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Genetically modified crops will cost

By James Norman and Louise Sales - posted Monday, 14 August 2006


One need only look through the conference overview for the Victorian Government funded Agricultural Biotechnology International Conference (ABIC 2006), which kicked off last week in Melbourne, to get a sense of the true agenda driving the Pro-GE lobby talk-fest.

Aside from the predictable workshops on the commercialisation of GE (genetic engineering or modification) technologies and the translation of scientific advances into commercial application and using genes to “improve” food crops - one of the last workshops was titled “Communications in Ag Bio - How do we get the right message out?”

The workshop covered the fraught territory of how to positively spin GE food to an increasingly sceptical public. The irony being that at over $500 a ticket to gain entry to the conference, ordinary members of the public were denied the opportunity to have any input.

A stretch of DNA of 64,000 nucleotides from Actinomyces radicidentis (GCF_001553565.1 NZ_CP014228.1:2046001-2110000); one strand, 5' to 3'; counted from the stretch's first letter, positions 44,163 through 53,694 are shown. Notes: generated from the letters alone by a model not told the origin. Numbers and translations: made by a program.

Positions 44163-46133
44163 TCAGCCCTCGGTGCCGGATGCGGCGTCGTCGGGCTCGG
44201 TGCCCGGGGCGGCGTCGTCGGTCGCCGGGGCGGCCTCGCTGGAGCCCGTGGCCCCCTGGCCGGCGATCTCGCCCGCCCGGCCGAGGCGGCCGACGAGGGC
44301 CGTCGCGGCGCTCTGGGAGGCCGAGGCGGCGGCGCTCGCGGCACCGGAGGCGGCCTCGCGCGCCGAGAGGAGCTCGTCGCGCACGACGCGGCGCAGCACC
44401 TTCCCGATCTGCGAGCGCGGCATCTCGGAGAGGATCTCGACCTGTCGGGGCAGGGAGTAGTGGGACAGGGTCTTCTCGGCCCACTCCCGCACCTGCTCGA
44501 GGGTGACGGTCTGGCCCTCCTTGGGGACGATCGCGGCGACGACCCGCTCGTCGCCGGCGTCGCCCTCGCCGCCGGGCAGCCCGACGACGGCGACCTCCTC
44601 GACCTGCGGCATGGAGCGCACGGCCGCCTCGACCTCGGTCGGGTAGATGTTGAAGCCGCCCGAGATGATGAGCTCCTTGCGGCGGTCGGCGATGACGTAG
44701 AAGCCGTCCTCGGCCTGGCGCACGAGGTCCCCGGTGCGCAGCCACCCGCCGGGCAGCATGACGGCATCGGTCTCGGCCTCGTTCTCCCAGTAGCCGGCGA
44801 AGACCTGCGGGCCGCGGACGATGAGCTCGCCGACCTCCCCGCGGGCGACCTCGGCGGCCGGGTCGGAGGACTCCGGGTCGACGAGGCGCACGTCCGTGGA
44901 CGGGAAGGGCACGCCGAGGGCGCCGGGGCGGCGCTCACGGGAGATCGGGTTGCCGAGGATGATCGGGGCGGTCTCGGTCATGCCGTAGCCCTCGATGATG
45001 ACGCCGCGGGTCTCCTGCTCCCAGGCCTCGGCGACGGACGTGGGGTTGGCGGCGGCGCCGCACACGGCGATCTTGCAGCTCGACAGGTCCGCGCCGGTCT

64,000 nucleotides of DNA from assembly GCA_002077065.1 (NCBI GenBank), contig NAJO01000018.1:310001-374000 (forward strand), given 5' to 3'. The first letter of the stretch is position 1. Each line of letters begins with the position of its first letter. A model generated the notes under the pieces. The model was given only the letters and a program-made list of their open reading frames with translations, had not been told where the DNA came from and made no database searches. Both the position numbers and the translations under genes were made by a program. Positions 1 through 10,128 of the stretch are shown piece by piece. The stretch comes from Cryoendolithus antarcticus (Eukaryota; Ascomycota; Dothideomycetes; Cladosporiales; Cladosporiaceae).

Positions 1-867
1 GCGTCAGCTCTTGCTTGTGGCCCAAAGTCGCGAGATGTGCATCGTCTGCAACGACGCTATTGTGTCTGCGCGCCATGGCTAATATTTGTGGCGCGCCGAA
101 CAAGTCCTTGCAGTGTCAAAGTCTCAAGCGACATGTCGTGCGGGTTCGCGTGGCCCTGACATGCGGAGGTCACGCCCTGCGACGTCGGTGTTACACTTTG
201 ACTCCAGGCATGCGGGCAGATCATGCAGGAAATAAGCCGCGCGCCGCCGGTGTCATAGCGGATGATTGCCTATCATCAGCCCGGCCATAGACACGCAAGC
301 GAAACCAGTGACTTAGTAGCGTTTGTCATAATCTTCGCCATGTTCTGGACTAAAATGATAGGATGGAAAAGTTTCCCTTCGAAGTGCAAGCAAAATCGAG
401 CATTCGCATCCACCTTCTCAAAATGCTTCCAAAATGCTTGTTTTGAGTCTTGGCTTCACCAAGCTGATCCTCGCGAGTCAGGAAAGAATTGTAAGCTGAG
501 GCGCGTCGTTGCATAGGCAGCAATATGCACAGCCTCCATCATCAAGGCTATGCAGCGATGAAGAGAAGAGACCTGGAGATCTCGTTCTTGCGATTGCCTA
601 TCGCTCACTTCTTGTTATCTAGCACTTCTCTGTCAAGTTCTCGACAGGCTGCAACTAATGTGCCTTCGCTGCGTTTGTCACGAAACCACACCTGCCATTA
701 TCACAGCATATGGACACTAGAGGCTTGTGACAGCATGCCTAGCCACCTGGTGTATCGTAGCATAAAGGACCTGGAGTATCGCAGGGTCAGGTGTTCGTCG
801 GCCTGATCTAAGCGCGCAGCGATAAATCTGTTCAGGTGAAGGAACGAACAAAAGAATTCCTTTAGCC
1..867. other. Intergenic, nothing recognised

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Public attitudes to genetically engineered food are now universally negative, reflected in the fact that key markets in the EU, Japan and China are now removing GE products from consumer products, meaning organic and non-GE products are attracting increasing premiums. For example, the Weekly Times last week reported that Australian canola is seeling at a premium of $65 a tonne because of its GE-free status. Simultaneously, in countries that have embraced GE crops such as the US, Canada and Argentina, existing markets have been seriously damaged.

Currently non-GE farmers are forced to bear the majority of costs and risks associated with the introduction of GE crops. The Australian Bureau of Resource Economics (ABARE) has estimated that segregation costs associated with the introduction of GE canola would cost non-GE farmers 5-15 per cent of the farm gate value of their crop. That’s why the farming community is increasingly speaking out against embracing GE.